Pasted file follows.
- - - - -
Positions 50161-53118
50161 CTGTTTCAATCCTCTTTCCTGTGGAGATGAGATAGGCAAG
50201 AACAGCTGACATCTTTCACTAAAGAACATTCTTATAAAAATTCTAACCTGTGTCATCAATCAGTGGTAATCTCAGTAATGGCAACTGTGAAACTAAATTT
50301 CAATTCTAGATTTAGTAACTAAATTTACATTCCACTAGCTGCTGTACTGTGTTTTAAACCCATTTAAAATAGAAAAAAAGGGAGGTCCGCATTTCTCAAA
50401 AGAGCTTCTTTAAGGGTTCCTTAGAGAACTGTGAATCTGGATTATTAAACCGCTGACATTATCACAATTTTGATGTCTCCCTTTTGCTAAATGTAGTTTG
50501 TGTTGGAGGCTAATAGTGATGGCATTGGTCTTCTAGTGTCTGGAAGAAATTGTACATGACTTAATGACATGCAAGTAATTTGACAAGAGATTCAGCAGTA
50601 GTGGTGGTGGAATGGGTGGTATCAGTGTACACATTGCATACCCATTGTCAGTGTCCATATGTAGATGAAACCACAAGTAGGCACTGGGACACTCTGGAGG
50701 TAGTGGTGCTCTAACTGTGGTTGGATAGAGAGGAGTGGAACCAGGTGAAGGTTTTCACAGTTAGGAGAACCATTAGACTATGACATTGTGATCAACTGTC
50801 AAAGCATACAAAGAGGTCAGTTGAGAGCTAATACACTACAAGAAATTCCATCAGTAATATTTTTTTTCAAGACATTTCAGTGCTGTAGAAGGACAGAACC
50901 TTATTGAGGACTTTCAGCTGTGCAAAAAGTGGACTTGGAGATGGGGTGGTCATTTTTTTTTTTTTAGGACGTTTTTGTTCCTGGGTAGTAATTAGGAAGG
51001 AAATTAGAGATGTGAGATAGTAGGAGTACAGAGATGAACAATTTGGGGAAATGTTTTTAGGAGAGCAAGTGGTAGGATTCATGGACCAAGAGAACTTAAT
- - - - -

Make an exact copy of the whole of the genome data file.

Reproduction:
Positions 50161-53118
50161 CTGTTTCAATCCTCTTTCCTGTGGAGATGAGATAGGCAAG
50201 AACAGCTGACATCTTTCACTAAAGAACATTCTTATAAAAATTCTAACCTGTGTCATCAATCAGTGGTAATCTCAGTAATGGCAACTGTGAAACTAAATTT
50301 CAATTCTAGATTTAGTAACTAAATTTACATTCCACTAGCTGCTGTACTGTGTTTTAAACCCATTTAAAATAGAAAAAAAGGGAGGTCCGCATTTCTCAAA
50401 AGAGCTTCTTTAAGGGTTCCTTAGAGAACTGTGAATCTGGATTATTAAACCGCTGACATTATCACAATTTTGATGTCTCCCTTTTGCTAAATGTAGTTTG
50501 TGTTGGAGGCTAATAGTGATGGCATTGGTCTTCTAGTGTCTGGAAGAAATTGTACATGACTTAATGACATGCAAGTAATTTGACAAGAGATTCAGCAGTA
50601 GTGGTGGTGGAATGGGTGGTATCAGTGTACACATTGCATACCCATTGTCAGTGTCCATATGTAGATGAAACCACAAGTAGGCACTGGGACACTCTGGAGG
50701 TAGTGGTGCTCTAACTGTGGTTGGATAGAGAGGAGTGGAACCAGGTGAAGGTTTTCACAGTTAGGAGAACCATTAGACTATGACATTGTGATCAACTGTC
50801 AAAGCATACAAAGAGGTCAGTTGAGAGCTAATACACTACAAGAAATTCCATCAGTAATATTTTTTTTCAAGACATTTCAGTGCTGTAGAAGGACAGAACC
50901 TTATTGAGGACTTTCAGCTGTGCAAAAAGTGGACTTGGAGATGGGGTGGTCATTTTTTTTTTTTTAGGACGTTTTTGTTCCTGGGTAGTAATTAGGAAGG
51001 AAATTAGAGATGTGAGATAGTAGGAGTACAGAGATGAACAATTTGGGGAAATGTTTTTAGGAGAGCAAGTGGTAGGATTCATGGACCAAGAGAACTTAAT